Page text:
The institution of marriage is a subset of the larger culture. Great harm has been done to women in the name of religion, gender norms, and cultural values. These realities are not spoken to in Ms. Veland’s article, which I think is a massive oversight. Advice is often easy to give when we give little to no consideration to the cultural contexts.

As I was reading the article, I was struck by two things. First, nestled right next to the article is a visual advertisement for a TV show titled: “A Girlfriends Guide to a Divorce.” It pictures a woman, clearly happy and/or excited, holding up her left hand ring finger (clearly a middle-finger to marriage) with the caption, “go find yourself.” The message is clear: Marriage is holding you back from being who you’re supposed to be, so “screw” (PG version) marriage.

The second thing I noticed was how shallow the advice was from the author. I began working on counterpoints to her 15 reasons of why divorce doesn’t have to be scary. I work with a lot of people struggling to make a decision on their marriage. I am unabashedly pro-marriage (which will clearly come through over the forthcoming dozen-plus posts), but of equal importance I am am pro-growth.

Ultimately I believe the the greatest opportunity for growth in our lives comes through the conflicts we share with our spouse. Most marriages work really hard to avoid conflicts, which inevitably leads to failure because couples develop no strength to handle difficulties together. I see so many men and women doubling down on follow-up relationships after a divorce only to find out that their problems have followed them.

My hope in writing these rebuttals to the above article is to promote opportunities for growth in the context of marriage, especially if there are children involved. Even with an in depth understanding of the effects from divorce on children and society, people will still choose to divorce. Perhaps something written over the next several weeks might provide a glimmer of hope to a marriage in crisis. These are my opinions largely formed and influenced over the past 10+ years in my work with individuals and couples surrounding issues like marriage, sexuality, addictions, and divorce.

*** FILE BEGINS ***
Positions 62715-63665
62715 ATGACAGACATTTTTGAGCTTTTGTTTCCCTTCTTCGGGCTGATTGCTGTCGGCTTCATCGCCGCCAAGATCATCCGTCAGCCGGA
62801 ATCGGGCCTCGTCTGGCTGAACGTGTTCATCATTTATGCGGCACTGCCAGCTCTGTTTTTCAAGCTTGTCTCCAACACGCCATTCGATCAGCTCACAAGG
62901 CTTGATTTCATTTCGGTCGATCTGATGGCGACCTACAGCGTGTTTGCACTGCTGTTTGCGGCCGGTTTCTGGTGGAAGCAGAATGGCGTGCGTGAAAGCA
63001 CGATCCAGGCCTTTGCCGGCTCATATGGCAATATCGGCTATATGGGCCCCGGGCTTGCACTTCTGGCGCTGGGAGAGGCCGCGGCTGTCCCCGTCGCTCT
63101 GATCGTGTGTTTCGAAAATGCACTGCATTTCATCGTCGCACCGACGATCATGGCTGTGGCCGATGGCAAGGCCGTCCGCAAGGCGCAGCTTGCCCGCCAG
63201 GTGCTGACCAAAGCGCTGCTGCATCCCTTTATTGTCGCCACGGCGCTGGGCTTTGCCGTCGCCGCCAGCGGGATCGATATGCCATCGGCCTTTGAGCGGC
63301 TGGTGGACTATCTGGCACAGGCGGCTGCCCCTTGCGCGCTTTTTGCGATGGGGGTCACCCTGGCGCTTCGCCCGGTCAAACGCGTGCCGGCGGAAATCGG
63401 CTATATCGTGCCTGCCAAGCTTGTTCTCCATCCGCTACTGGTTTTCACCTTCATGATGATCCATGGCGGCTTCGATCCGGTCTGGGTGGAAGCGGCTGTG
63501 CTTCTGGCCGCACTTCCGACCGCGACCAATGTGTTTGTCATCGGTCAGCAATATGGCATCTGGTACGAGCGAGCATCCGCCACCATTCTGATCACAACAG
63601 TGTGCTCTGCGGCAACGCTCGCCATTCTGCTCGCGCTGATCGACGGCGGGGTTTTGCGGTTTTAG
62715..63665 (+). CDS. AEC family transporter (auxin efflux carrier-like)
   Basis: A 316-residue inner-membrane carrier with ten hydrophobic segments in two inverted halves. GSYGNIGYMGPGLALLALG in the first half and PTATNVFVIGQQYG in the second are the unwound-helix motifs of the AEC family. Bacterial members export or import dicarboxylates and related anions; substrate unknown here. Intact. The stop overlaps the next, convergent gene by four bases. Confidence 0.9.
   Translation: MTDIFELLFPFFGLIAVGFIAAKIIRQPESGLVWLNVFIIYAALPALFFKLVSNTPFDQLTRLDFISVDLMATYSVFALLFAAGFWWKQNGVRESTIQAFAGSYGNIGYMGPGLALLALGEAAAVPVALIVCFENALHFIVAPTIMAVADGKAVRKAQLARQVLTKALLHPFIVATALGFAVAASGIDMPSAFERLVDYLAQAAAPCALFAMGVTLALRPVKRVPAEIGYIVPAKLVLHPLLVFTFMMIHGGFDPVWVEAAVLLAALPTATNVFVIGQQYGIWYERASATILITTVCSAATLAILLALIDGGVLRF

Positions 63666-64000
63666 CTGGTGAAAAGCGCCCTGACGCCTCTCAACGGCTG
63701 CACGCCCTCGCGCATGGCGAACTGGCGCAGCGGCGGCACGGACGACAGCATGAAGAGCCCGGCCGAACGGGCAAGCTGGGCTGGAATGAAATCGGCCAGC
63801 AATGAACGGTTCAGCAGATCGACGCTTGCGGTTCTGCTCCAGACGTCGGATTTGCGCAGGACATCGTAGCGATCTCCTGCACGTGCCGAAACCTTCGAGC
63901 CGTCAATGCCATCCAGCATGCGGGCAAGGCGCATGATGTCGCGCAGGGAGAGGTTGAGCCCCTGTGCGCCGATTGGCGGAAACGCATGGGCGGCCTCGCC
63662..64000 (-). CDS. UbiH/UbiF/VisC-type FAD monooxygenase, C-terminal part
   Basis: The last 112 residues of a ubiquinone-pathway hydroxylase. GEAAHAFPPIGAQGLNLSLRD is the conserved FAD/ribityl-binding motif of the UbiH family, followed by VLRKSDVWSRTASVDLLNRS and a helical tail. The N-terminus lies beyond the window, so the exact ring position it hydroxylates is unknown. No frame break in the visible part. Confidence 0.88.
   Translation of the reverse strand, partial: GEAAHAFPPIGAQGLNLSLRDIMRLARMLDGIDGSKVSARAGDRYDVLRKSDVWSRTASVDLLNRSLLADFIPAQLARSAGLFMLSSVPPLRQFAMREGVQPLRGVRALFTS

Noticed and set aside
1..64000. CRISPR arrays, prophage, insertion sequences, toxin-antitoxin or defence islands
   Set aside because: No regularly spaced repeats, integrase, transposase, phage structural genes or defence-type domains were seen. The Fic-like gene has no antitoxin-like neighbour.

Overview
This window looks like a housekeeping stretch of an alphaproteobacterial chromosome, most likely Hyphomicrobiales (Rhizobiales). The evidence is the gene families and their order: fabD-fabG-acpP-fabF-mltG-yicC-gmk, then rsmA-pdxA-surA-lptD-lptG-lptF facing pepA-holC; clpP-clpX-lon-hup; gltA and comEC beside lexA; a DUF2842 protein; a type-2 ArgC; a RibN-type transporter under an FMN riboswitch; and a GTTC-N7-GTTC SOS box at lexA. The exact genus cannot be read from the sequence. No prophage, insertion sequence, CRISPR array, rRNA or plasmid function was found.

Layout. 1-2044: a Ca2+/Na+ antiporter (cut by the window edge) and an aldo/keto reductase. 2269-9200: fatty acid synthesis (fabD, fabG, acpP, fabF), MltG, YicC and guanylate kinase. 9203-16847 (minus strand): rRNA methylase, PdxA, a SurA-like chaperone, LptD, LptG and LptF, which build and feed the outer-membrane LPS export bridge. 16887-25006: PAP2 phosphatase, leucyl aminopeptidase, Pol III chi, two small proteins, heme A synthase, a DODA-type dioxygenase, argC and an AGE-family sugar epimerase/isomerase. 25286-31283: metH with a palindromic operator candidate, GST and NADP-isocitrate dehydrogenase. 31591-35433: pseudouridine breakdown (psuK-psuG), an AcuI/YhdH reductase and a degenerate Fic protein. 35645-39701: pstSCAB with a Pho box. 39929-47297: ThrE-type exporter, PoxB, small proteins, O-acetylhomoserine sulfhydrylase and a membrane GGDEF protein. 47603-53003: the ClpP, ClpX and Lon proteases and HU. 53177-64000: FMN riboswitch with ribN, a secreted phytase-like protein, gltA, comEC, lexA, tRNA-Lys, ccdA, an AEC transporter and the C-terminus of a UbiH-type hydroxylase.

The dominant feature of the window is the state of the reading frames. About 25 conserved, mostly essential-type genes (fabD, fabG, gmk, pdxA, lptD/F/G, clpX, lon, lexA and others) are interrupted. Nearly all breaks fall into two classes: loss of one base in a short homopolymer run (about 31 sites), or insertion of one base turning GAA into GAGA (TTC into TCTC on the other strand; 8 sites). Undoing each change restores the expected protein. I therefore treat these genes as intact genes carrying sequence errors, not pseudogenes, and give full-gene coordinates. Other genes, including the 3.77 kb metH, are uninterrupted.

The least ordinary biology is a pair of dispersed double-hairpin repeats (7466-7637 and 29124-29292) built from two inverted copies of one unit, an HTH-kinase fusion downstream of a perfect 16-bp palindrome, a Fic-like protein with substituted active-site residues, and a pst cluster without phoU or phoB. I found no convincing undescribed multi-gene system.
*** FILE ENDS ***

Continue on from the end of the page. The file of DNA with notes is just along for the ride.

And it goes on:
Myth #1 – Divorce pain is temporary.
Myth #2 – 
Society says divorce is bad, that may not be true.
Myth #3 – Miserable and Married
Myth #4 – Forever is a Long Freaking Time

Note: This series will be published regularly over the next several months, so if you want to follow, make sure you subscribe (top right side of page) to receive notification when the next article is posted. 

 

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Anne Lamott on Brian Williams and scapegoats

Anne Lamott, one of my favorite authors, recently posted some thoughts (originally posted here) about Brian Williams (NBC Nightly News anchor) and our common humanity. This is worth reading, even if you don’t have a clue what’s happening with Mr. Williams. My favorite line encompasses something most of us are afraid of doing: “Let’s be human together.”

 

Brian Williams is our new Old Testament goat. It’s like being the new It Girl, although of course, not quite as festive. And I’m caught up in it, too. It’s hard to turn away, and a part of me, the dark part of me with bad self esteem, is cheered. The handsomest, richest, most perfect guy turned out to have truthiness issues; and it was good.

He’s our sin offering. Wow, how often do I get to type those words? Not nearly often enough! It’s exhilarating. It’s Shirley Jackson’s “Lottery.” Each worsening detail is like a self-esteem ATM.

I’m watching talking heads on the biggest news stations come down on him, and I know some of these most famous men to have been unfaithful, and worse–way worse, with children. They’re in the delicious throes of schadenfreude, which part of me is, too. The sweeter part of me, the child, the girl in her little blue kilt, the mom, the nana, the black-belt co-dependent, wants to shake her fist at the bullies. Who here doesn’t lie, emebellish, exaggerate? (I’m reminded of the old joke about Jesus telling the crowd who is stoning the adulteress, “Let he who is without sin cast the first stone.” Suddenly a woman throws a rock at the adulturess. Jesus looks up, and says, “Oh for Pete’s sake, Mother.”)